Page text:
They assess that China has been using cheap secret loans to get access to African resources. Hence, the West recommends that China needs to rethink its strategy otherwise it will end up with a huge pile-up of debt that will be very difficult to restructure and even put many Chinese state enterprises at higher risk of default. A prime example of investments facing challenges is the Ethio-Djibouti Standard Guage Railway. Costing more than 4.5 billion dollars, the railway was partly financed through 2.5 billion dollars in commercial loans from China Eximbank.

The railway uses a package of Chinese trains, construction companies, as well as Chinese standards and specifications—and is currently operated under a six-year contract by a joint venture of the two Chinese contractors. But the repayment period for this railway reached even before the railways began transporting goods to and from Djibouti. PM Abiy was vocal about such arrangements and expressed his preference for concessional loans over commercial, non-concessional loans. To his credit, in late 2018, Ethiopia negotiated with Beijing to restructure the Eximbank loan terms, extending the repayment period from 15 to 30 years.

Immediately so, Ethiopia vowed to avoid non-concessional loans that have short amortization periods and large interest rates. Contributors to Ethiopia’s challenges in paying its debt are long-term foreign exchange shortage, and poor export performance. Despite its delayed Chinese debt repayments which later got restructured, Ethiopia has reportedly never missed a payment to its European creditors, where the penalties for future access to credit are harder.

Nonetheless, the EximBank of China withheld about 339 million dollars in credit to Ethiopia on worries disbursing additional credit may exacerbate the country’s already growing debt and repayment problems. EximBank said it was withholding the money until the restructuring negotiations called for by the creditors’ committee are finalized. This affected a total of 12 projects in the transportation and power sectors. In the meantime, Ethiopia is looking at other forms of financing its much-needed infrastructure by resorting to public-private partnerships. This is because, given Ethiopia’s reliance on China as a source of investment and finance, issues affecting Chinese firms may have a deep impact on Ethiopia’s future development.

While the debt challenges are interpreted differently by people of different outlooks, Teshome Toga, Ethiopia’s Ambassador to China, told a Chinese think tank in May 2022 that, the debt problem is not in the predatory lending from China but in the capacity problems of the African side that lead to an accumulation of loans. He also made clear that for many African governments, the benefits of the relationship outweigh the hazards, and that what is wanted is more cooperation – not less.


African food insecurity and the Russia Ukraine war

In PublicationsOctober 1, 20229 Minutes

African food insecurity and the Russia Ukraine war

Staff Writer

The Russian-Ukraine war has exposed the depth of Africa’s food insecurity. But its leaders remain unmoved. The war in Ukraine has illucidated several political and economic vulnerabilities from Europe to China, the US, and Africa. While the type of impact from this war varies significantly across the board, the magnitude of the challenges to communities remains similar. There are daily reports showcasing how the brunt of these consequences is borne by Europe as energy prices reach unbearable levels for industries and households. As Germany alone shells out 200 billion euros to subsidies energy bills and put a break on inflation, the potential of this energy war to bring economic sectors to a halt and fuel social instability has dramatically altered the priority list for European policymakers.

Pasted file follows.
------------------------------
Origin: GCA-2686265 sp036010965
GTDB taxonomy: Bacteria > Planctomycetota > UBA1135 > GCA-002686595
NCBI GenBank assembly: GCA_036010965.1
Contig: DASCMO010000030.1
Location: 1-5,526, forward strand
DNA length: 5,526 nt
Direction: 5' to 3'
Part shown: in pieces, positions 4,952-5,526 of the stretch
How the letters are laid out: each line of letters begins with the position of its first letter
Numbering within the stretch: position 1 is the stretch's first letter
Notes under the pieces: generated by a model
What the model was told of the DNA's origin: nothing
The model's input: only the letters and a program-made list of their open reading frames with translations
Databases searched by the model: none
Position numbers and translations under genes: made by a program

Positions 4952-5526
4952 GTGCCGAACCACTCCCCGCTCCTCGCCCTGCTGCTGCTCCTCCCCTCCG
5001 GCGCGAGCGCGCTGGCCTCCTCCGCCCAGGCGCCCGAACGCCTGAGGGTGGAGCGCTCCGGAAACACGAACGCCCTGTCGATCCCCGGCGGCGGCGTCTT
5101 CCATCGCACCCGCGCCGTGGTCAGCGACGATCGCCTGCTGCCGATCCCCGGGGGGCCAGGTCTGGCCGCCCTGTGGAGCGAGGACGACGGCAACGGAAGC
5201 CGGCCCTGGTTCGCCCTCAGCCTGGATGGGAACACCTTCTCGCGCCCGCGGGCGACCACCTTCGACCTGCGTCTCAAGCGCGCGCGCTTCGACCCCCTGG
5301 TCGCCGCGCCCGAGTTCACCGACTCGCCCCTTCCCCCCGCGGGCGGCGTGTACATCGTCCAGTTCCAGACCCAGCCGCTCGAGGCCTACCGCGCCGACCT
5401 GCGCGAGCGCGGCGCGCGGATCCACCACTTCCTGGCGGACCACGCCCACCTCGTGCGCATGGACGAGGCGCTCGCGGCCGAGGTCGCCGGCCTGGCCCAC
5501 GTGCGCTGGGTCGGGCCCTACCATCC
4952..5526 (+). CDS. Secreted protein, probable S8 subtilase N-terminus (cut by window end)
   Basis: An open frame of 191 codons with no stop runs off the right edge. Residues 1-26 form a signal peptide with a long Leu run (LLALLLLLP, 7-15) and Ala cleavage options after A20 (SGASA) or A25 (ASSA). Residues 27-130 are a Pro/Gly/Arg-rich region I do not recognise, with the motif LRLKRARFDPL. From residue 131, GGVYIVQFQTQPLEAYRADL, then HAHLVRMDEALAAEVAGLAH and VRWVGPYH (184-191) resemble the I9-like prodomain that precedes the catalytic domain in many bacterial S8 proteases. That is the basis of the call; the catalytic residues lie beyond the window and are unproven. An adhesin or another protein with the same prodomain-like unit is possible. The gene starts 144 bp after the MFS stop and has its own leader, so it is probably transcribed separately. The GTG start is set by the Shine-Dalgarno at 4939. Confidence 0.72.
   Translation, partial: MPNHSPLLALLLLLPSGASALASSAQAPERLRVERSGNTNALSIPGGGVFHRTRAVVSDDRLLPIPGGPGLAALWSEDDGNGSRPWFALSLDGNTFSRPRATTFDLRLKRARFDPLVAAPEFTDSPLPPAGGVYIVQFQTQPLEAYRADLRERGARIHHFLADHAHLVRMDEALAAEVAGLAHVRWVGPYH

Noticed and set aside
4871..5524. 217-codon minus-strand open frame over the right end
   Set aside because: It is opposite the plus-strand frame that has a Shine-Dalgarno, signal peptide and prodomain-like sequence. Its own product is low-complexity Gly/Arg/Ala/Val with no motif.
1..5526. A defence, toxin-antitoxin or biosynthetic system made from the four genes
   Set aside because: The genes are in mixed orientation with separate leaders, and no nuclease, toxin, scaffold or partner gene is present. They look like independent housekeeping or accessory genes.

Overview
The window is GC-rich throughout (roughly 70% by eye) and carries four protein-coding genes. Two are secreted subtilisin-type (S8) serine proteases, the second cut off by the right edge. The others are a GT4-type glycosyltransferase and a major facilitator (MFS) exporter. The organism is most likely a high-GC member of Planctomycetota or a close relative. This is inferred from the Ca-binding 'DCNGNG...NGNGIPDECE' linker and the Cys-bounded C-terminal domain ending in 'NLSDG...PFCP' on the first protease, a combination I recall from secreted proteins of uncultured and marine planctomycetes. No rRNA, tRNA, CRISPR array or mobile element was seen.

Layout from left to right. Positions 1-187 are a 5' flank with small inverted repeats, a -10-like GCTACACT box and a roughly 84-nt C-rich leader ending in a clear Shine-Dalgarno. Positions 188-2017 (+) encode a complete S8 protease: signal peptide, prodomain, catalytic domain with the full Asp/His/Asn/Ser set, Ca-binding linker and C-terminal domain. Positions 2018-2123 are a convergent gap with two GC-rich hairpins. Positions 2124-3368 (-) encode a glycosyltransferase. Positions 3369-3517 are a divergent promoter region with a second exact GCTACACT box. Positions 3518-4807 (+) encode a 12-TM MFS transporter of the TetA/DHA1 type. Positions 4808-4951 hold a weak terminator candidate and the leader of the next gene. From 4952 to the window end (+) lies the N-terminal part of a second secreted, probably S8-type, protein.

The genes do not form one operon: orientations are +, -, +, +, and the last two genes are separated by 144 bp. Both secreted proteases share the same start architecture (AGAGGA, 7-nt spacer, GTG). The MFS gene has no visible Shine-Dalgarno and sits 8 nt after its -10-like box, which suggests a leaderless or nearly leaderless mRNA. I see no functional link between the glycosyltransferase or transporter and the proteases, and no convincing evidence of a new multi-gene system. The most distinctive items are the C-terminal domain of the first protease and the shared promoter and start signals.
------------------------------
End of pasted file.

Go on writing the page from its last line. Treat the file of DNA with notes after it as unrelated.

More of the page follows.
Energy security and energy sovereignty are now the most critical elements of European collective interest which has already led to the EU eyeing gas-rich Algeria in North Africa and other Caucasus energy hubs as substitutes for Russian gas and providing incentives for renewables.

Africa is yet to be harmed by direct reductions in energy supplies. But impending food insecurity has suddenly unraveled, threatening the stability of governments and positive gains from decades of economic growth. Disruptions to wheat supplies are having major repercussions on food security across the continent. A report by the International Centre for migration policy development noted that Sudan saw the price of bread nearly doubling, with some bakeries forced to close following a 60 percent drop in wheat imports since the beginning of the war. The report shows that the fragile stability in Libya could be threatened by food insecurity as it imports 75 percent of its wheat from Ukraine and Russia and supply disruptions have led to increases in bread prices. It singled out Somalia, Sudan, Mauritania, Congo, Kenya, and Eritrea as heavily dependent on wheat imports from Eastern Europe and thus significantly vulnerable to impending food insecurity as fallout from supply disruptions. Ukraine alone accounts for 10% of global wheat production and exports large quantities to North African states, according to calculations by the Kiel Institute for the Kiel-based World Economy.